Final plea for reform
Kaitlyn Dmyterko, Staff Writer
During a speech directed to both houses of Congress yesterday, President Barack Obama attempted to end the discussions surrounding the healthcare reform bill by proposing legislation and encouraging an "up or down vote," also called reconciliation, to bring about final action on the bill.

"I believe the United States Congress owes the American people a final vote on healthcare reform," he said.

According to the President, the new round of legislation will include initiatives from both sides and intends to slate the previous provisions put forth by individual lawmakers. However, Obama may not have the votes to pass the legislation. If passed, the legislation would cover 31 million Americans, but would require tax increases to cover the increased costs.

Also this week, the U.S. Senate approved legislation to postpone the 21.2 percent Medicare payment reductions until the end of March. Next on the agenda Sen. Max Baucus, D-Mont. and Senate Majority Leader Harry Reid, D-Nev., will aim to pass the American Workers State and Business Relief Act that will cost $150 billion and include a seven-month extension on Medicare payments, racking up a bill of $7.3 billion.

In other issues involving the Senate, a white paper issued by GlaxoSmithKline contested a Senate report that alleged the company concealed safety information about its diabetes drug Avandia. A two-year investigation led by the Senate unveiled reports that the drug had the potential to cause adverse cardiovascular risks and that the company failed to make these risks public.

Additionally, the highly anticipated nine-year CREST trial results emerged, revealing that endarterectomy or stenting to treat carotid stenosis held similar rates of safety and efficacy. However, researchers found that more heart attacks were likely to occur with endarterectomy than stenting, while stroke was less prominent in the stenting group.  A similar EPIC trial, evaluated the safety of  the FiberNet Embolic Protection System as use for a treatment of carotid artery stenting. The results showed that use of this device was 98 percent effective and reduced rates of stroke that were even below American Heart Association standards.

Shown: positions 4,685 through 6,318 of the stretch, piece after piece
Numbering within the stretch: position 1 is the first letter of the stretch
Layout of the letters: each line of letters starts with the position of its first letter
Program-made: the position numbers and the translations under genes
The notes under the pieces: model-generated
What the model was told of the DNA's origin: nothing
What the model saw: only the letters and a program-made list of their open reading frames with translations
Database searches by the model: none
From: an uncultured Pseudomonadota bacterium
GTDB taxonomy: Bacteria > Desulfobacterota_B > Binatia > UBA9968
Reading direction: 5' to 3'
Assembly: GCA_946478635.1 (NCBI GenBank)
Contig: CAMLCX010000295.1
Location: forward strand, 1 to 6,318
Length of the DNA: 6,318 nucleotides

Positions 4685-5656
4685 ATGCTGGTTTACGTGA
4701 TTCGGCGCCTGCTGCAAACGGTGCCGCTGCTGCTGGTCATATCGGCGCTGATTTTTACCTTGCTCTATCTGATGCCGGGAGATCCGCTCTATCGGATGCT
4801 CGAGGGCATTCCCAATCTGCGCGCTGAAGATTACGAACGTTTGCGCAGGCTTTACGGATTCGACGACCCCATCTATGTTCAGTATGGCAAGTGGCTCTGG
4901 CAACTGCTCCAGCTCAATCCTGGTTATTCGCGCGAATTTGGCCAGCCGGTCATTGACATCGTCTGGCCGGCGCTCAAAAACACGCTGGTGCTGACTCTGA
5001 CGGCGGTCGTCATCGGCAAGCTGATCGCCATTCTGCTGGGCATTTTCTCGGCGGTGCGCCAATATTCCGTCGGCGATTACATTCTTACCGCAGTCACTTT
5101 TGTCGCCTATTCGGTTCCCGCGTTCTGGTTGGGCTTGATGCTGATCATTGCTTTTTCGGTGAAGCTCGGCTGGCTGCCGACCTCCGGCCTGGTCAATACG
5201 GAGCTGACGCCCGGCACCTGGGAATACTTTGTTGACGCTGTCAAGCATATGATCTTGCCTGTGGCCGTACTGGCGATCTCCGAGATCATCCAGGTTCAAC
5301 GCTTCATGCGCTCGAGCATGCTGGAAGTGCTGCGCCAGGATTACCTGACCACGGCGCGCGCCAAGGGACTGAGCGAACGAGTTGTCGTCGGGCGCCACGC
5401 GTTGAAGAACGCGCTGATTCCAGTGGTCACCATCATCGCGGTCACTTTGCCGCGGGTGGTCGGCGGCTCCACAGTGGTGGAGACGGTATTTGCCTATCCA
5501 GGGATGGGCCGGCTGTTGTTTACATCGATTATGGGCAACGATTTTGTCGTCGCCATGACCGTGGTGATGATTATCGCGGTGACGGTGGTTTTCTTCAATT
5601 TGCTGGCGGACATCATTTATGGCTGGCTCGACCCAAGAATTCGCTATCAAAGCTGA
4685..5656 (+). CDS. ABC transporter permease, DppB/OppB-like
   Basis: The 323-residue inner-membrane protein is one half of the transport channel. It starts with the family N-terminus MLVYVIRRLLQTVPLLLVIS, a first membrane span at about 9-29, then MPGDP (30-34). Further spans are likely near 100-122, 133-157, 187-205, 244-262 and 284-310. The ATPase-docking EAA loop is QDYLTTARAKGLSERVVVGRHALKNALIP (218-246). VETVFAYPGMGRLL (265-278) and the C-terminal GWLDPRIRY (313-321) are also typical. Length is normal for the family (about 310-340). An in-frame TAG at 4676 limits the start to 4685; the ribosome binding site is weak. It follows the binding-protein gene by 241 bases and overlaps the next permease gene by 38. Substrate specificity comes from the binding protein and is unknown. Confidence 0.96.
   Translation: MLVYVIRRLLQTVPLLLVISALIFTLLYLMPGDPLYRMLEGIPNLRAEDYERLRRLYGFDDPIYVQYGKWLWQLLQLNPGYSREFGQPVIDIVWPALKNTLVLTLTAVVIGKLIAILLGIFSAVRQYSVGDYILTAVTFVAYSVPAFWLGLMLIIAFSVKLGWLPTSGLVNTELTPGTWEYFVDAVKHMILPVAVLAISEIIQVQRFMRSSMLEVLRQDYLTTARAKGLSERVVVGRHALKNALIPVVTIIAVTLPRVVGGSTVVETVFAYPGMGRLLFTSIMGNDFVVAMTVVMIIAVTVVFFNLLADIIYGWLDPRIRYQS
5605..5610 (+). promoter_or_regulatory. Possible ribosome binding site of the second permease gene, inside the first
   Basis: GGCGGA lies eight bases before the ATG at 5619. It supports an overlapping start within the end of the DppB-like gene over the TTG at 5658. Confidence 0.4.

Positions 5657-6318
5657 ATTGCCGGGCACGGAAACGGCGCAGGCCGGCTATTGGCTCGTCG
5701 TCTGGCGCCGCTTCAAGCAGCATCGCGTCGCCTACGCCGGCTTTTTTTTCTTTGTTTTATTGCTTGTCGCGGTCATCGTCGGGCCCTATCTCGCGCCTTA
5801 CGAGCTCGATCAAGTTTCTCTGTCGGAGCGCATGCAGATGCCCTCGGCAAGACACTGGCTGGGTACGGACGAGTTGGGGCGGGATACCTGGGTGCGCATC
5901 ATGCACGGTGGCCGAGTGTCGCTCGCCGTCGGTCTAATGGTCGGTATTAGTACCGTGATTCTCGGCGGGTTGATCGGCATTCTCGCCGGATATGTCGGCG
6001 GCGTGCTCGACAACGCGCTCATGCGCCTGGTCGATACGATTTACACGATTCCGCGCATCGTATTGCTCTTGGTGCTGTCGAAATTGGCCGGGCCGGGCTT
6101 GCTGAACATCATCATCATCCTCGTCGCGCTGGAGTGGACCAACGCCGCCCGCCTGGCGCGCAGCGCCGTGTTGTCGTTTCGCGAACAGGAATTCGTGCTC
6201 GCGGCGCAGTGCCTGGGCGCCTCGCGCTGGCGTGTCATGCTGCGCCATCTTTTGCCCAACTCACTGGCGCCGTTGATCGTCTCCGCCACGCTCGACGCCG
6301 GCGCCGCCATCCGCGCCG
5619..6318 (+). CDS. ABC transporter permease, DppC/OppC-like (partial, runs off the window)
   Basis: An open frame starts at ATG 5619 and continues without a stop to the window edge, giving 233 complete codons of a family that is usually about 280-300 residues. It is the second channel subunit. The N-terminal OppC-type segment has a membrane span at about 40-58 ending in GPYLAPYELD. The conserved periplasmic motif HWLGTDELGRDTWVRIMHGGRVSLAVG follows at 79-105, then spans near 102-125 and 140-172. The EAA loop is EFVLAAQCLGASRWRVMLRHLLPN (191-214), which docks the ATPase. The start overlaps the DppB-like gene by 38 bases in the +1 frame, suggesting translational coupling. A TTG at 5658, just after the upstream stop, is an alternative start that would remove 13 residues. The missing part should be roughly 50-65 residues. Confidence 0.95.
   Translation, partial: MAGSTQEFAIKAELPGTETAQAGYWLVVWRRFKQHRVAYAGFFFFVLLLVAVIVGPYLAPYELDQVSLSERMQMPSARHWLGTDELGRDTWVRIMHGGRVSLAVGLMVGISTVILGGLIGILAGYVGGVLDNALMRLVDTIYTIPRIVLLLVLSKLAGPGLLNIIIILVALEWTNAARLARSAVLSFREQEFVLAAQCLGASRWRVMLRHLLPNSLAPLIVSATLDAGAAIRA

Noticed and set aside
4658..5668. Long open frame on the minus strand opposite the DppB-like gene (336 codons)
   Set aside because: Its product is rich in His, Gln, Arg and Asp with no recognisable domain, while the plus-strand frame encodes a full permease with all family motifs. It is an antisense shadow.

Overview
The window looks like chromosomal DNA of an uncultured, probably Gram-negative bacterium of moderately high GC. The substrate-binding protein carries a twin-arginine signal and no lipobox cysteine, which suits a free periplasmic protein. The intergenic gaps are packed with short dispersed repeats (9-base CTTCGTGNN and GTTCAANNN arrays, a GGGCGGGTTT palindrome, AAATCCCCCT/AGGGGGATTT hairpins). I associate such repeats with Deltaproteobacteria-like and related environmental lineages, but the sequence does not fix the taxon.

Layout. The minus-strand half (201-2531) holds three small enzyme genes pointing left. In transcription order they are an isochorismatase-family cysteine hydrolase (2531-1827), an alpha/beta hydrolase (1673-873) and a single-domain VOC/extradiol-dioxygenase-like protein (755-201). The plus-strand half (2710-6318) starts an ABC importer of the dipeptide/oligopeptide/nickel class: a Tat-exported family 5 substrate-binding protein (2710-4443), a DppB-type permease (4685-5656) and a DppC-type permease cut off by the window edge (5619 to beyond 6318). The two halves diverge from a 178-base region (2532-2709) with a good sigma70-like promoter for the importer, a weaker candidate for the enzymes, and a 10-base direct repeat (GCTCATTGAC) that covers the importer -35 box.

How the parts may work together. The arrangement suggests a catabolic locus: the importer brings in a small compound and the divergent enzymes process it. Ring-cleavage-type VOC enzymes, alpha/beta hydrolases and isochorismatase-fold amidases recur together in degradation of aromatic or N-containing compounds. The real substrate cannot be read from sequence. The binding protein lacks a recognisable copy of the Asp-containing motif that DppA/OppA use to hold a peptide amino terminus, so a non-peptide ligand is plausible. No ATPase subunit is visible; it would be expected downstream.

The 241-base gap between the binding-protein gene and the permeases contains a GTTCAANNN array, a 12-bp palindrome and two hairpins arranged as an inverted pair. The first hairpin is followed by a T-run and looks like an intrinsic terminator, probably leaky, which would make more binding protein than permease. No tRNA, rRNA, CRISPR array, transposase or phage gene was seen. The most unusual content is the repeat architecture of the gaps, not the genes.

While we suffer through a trillion dollar deficit and millions suffer from no insurance coverage and medical debt, we must find ways to implement cost-effective, yet beneficial procedures, treatments and government funding for patients.

As new products, prescriptions and procedures arise to help curb disease, lack of insurance, high procedural costs and medical bills continue to negatively affect care and hinder the long road to recovery for both patients, and the economy.

On these or other topics, feel free to send me questions or comments.

Kaitlyn Dmyterko